The other day I was working with one of my Muscle Activation Techniques (MAT) clients and we got to talking about her exercise routine with the intention of making sure she was progressing her exercise within the tolerability of her newly restored muscle function. Within that conversation she mentioned she was recently just doing resistance training with the hopes of building muscle and refrained from cardio activity because she didn’t want to affect her muscle gains. She then informed me that she just started doing cardio intervals to get leaner now that she has shifted her focus from building muscle to getting lean. I asked her what she thought she would be getting from cardio as opposed from resistance training (which she told me she was doing a circuit-type resistance routine that elevated her heart rate quite a bit—where it required frequent recovery breaks) and, like so many people, looked at resistance training solely as a tool to build up her muscle (thus metabolism) and cardio was only to reduce body fat (and, in her mind, potentially lose some of the muscle she had gained recently but was willing to sacrifice the muscle for getting leaner).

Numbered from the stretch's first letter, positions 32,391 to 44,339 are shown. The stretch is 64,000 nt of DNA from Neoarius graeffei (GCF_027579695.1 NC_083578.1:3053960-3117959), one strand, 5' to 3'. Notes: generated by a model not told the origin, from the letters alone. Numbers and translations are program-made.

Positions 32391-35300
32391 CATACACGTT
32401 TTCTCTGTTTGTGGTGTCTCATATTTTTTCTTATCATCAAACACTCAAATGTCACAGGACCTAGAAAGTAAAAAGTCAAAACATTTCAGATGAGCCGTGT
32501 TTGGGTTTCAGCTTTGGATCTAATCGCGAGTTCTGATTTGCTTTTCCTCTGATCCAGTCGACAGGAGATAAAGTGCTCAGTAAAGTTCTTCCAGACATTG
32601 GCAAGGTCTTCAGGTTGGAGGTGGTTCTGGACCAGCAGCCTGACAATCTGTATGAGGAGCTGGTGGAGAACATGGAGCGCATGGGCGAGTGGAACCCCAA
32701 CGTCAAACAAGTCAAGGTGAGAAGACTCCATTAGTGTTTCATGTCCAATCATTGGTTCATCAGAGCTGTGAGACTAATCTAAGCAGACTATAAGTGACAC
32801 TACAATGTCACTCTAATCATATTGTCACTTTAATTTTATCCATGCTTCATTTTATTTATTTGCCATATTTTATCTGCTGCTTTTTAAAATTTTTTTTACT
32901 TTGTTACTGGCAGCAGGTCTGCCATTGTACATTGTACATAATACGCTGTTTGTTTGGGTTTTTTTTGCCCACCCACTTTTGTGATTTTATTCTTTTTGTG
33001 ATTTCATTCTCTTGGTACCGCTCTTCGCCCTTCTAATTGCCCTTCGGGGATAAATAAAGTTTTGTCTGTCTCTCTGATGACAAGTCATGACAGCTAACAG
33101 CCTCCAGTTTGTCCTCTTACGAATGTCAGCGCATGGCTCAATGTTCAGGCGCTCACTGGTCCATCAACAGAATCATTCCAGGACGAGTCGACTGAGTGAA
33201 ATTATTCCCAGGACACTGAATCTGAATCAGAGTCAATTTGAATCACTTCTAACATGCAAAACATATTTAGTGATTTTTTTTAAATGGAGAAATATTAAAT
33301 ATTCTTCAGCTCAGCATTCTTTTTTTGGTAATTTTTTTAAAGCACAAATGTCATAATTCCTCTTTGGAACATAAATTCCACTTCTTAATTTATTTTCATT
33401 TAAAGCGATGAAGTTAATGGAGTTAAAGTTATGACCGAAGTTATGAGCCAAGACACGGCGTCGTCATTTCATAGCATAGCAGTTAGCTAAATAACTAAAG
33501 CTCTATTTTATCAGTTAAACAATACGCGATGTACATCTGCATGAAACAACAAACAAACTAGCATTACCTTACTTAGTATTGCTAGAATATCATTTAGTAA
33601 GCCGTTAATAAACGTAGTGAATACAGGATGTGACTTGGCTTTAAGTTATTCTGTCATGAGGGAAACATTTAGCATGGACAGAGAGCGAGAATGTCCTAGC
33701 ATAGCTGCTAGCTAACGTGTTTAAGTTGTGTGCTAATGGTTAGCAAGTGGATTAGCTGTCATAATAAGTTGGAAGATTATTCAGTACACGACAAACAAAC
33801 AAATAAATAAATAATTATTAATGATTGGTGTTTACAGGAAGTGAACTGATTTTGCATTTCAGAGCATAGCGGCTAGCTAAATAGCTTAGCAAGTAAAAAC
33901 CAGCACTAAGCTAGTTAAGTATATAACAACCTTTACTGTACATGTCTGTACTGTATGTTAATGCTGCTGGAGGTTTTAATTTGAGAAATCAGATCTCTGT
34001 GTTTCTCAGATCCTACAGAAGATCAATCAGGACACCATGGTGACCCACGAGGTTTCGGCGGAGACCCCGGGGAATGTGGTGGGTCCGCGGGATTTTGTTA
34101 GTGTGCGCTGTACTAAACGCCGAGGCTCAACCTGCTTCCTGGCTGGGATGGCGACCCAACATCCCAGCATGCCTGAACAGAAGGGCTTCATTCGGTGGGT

Well, the reason I tell this story is because this conversation is pretty common. Most people think that cardio and resistance training are two entirely different animals with two totally different effects on the body. In some cases—depending on what you do—this could be true but I informed her it is important to not think of these two things as separate but just different ends of the same spectrum (I also brought this up briefly in a previous post). I told her to think about the two extremes of this spectrum—on one end you have long, slow, consistent-paced cardio (like jogging in your fat-burning zone) and on the other end you have heavy resistance training that most body builders use to build bulk (often doing one heavy set, taking a rest and then doing another set when the muscle has recovered). I shared with her that the long, slow cardio is still like resistance training in that it is lighter, faster resistance training. However, done at this end of the spectrum it can reduce lean muscle tissue as the body will learn how to adapt for efficiency. In this case, reducing muscle mass is an advantage to going long periods of time with this type of activity (just look at moth marathon runners—lean but no muscle mass)—less muscle, less energy expenditure = more efficiency.